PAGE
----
Songkran in Chiang Mai
Chiang Mai Culture | Thai New Year
The most amazingly wild, wet and sanook of all Thailand's festivals is Songkran, which starts on April 13 every year and lasts for three wild, wet, and extremely fun days.
To the Thai people, this festival is one of religious significance, but it is always one of intense water-throwing as well. Everyone gets soaking wet during Songkran, and since it takes place at the height of the hot season, the custom is quite refreshing.
The word "Songkran" comes from Sanskrit, and means the beginning of the new Solar Year.
In some ways, Songkran resembles the Christian holiday of Easter. Young and old dress in new clothing and visit their temple, where they offer food to the monks. It is a day of celebration as well as a feast day for the monks, and music is often played as a backdrop to the festivities.
Children enjoy standing by the roadside and splashing whatever vehicles or people pass by.
On the eve of Songkran Day, housewives give their homes a thorough cleaning. Worn-out clothing, household effects and rubbish are burned in the religious belief that anything old or useless must be thrown away or it will bring bad luck to the owner.
During the afternoon of the 13th, Buddha images are bathed as part of the ceremony. Young people pour scented water into the hands of elders and parents as a mark of respect while seeking the blessing of the older people. In ancient times, old people were actually given a bath and clothed in new apparel presented by the young people as a mark of respect for the New Year.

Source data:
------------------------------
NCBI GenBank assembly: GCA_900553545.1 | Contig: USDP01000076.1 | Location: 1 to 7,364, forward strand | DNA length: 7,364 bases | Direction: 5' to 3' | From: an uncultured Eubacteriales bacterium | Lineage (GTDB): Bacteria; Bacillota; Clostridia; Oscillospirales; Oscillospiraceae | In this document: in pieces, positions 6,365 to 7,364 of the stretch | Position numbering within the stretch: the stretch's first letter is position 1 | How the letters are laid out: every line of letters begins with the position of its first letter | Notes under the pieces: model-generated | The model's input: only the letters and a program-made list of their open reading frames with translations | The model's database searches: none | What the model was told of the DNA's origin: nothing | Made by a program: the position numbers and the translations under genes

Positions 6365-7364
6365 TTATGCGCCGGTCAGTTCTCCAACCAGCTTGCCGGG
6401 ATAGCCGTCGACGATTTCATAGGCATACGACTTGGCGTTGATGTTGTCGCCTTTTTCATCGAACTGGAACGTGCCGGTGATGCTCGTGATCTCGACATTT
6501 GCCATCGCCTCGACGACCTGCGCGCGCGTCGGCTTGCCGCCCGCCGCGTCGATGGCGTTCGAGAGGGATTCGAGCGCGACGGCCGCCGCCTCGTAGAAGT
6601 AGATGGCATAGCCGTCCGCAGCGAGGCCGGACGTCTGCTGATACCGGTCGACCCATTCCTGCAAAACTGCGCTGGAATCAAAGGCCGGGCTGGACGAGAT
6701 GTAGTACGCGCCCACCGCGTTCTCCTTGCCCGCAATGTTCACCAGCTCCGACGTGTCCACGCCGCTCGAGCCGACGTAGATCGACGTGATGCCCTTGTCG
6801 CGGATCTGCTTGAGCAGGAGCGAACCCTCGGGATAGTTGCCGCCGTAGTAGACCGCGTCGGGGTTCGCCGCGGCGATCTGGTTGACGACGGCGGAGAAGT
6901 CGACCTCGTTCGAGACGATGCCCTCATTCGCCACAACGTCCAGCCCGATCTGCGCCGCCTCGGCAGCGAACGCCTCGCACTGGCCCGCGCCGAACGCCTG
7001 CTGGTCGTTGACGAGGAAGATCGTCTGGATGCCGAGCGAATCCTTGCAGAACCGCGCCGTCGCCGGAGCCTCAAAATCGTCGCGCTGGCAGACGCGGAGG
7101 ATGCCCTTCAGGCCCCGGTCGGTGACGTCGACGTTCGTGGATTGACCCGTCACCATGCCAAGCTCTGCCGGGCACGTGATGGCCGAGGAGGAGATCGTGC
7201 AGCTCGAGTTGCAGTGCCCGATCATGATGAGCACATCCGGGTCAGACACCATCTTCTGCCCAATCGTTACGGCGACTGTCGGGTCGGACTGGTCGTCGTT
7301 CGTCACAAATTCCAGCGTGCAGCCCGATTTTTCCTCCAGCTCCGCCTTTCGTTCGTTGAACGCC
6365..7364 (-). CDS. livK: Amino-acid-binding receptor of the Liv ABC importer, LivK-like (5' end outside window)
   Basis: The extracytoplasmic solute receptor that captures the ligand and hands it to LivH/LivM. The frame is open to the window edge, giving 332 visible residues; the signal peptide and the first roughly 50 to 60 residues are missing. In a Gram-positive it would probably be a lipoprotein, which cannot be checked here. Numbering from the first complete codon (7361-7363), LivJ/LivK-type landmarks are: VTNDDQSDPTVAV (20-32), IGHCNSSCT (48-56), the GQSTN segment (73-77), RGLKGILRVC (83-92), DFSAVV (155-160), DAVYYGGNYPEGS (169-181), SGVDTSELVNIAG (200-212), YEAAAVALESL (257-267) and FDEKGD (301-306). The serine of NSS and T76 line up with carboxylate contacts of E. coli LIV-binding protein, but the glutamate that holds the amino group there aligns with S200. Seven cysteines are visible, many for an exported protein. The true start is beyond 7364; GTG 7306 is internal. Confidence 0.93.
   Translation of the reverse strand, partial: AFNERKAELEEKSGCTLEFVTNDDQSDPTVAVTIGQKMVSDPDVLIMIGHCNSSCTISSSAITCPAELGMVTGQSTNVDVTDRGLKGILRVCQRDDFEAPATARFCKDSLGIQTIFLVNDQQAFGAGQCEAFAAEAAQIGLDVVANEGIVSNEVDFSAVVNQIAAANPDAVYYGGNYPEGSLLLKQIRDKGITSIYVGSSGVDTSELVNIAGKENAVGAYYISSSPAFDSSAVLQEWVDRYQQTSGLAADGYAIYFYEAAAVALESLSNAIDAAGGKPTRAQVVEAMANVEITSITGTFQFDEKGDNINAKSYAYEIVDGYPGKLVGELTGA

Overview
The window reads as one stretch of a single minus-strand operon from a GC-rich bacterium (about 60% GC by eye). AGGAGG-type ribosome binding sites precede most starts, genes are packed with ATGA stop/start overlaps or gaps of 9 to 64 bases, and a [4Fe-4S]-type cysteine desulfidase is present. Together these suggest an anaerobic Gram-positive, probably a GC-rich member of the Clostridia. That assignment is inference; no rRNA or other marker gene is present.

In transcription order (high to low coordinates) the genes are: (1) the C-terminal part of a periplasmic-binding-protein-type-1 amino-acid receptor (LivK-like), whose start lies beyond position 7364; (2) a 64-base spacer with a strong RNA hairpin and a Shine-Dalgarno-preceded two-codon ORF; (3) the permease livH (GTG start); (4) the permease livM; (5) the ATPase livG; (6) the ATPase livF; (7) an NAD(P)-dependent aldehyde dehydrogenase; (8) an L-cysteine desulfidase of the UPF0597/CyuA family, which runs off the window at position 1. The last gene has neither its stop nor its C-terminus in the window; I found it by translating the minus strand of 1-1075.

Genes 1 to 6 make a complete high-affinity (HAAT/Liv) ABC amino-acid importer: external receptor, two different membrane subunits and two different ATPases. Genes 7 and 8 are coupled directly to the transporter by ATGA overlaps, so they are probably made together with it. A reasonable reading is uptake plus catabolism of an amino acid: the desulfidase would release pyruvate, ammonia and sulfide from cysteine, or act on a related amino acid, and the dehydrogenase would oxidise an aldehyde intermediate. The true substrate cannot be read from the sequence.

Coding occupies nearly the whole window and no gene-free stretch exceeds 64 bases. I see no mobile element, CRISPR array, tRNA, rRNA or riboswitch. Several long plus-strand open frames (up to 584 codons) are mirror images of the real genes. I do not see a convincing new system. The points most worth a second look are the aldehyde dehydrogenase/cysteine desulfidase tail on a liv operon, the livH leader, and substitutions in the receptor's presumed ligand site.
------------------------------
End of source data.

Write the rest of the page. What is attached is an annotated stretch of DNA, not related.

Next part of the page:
Another unique Songkran custom is the releasing of live birds and fish purchased in markets. It is believed that great merit is gained through this act.
In Paklat, Phra Padaeng, near Bangkok, every year beautiful women in traditional dress form a procession and carry fish bowls to the river, where the fish are released. Naturally, young men also enjoy this annual excursion.
The whole country usually celebrates Songkran, but the merriest festivities always take place in Chiang Mai. As a result, Thailand's second largest city is always crowded with revellers, and visitors wishing to experience the fun of a Chiang Mai Songkran must make arrangements months in advance.
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